Around 1000 people gathered at the Rhode Island State House, most of them as part of a march from Burnside Park, to protest President Donald Trump‘s revocation of DACA (Deferred Action for Childhood Arrivals). Trump’s cruel and racist decision leaves 800,000 Dreamers, undocumented immigrants brought to the United States as children, with an uncertain future. Those attending the Defend DACA RI rally and march want the status of these young people protected, and they want comprehensive immigration reform that provides a path towards citizenship or permanent resident status for all undocumented Americans.
The march was organized by the Coalition of Advocates for Student Opportunities (CASO) with support from the Providence Immigrant Rights Coalition (PIRC), Brown Immigrant Rights Coalition (BIRC) and local community based organizations.
Attending the march were United States Representative David Cicilline, Rhode Island Governor Gina Raimondo, Providence Mayor Jorge Elorza, Central Falls Mayor James Diossa, Rhode Island State Senator Gayle Goldin, Rhode Island Representatives Grace Diaz and Aaron Regunberg and Providence City Councilors Sabina Matos, Carmen Castillo and Nirva LaFortune.
However, no politicians were invited to speak at the rally. Instead, we heard from four Dreamers, a documented ally, immigration attorney Deborah Gonzalez and Tatiana Hall, a leader in the Providence Student Union.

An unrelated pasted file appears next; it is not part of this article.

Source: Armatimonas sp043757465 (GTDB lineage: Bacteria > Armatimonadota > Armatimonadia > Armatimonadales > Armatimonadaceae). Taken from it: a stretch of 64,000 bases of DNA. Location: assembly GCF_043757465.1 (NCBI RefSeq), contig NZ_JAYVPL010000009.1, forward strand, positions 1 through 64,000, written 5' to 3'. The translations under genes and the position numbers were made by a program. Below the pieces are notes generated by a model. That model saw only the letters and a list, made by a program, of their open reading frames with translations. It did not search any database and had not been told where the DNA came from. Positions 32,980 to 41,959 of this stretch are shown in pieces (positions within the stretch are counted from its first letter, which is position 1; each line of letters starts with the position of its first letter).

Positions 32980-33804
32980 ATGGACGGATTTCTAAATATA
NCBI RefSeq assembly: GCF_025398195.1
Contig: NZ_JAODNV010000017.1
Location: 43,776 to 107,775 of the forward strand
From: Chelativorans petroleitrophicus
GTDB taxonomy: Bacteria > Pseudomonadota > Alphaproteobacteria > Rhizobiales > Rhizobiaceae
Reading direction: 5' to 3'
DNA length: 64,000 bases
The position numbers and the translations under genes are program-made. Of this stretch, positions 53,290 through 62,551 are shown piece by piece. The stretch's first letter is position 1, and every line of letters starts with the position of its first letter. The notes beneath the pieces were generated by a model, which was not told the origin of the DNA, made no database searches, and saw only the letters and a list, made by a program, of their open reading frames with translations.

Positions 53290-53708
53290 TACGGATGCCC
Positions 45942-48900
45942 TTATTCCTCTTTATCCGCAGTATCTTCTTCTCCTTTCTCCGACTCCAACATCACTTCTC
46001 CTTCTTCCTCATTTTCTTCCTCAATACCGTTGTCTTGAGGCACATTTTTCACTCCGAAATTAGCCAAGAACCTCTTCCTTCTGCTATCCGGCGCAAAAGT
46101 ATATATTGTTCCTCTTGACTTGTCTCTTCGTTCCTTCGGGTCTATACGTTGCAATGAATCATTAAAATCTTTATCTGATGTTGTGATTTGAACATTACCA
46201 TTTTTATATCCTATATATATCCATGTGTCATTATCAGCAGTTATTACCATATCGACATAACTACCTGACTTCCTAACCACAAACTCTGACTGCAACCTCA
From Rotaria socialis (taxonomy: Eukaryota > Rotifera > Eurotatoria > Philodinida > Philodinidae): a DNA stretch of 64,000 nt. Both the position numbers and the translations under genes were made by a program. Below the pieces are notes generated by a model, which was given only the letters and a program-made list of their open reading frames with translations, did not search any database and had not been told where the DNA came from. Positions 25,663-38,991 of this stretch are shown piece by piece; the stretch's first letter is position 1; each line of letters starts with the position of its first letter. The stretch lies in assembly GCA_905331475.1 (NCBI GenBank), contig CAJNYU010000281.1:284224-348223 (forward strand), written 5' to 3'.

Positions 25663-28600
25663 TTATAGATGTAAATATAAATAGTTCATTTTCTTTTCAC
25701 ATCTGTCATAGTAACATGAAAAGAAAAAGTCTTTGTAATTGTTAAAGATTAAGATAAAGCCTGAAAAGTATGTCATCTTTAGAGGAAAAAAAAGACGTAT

First up, scenes from the march from Burnside Park.
“This week has been a very tortuous week for several countries. There have been some hurricanes in the Caribbean, we have hurricanes hitting the United States. We have the biggest hurricane that hit us on Monday, and it was Hurricane Trump,” said Marta V. Martínez, chair of CASO, by way of introduction.
“My parents, sister and I immigrated to the United States in search of opportunities and a safer environment that a violence troubled country. From an early age my mother taught me that hard work, a love for God and caring for others is essential in order to positively contribute to society. However, as I grew up, I came to the dark realization that exemplifying these values is not enough in a society where gender, skin color, immigration status fuel prejudice in a cycle of poverty and disadvantage for those under-represented…
“Trump’s decision to end DACA this past week directly prevents me from becoming the physician advocate I aspire to be. Without DACA, I, and roughly 70 other medical students, cannot work in the United States and therefore cannot continue our medical training upon graduating from medical school.
“Coming to this country was not an easy choice. Simply put: It was paramount to our survival. Even so, America, the country we chose to adopt as our own, continually rejects us. We struggle to make the government see that we too are human beings, who deserve to be treated with dignity. As undocumented people we wake up every day and endure disdain, discrimination, xenophobia, and the hope that maybe one day, we will be able to live in peace, continue to be able to contribute to this country and be recognized as American…”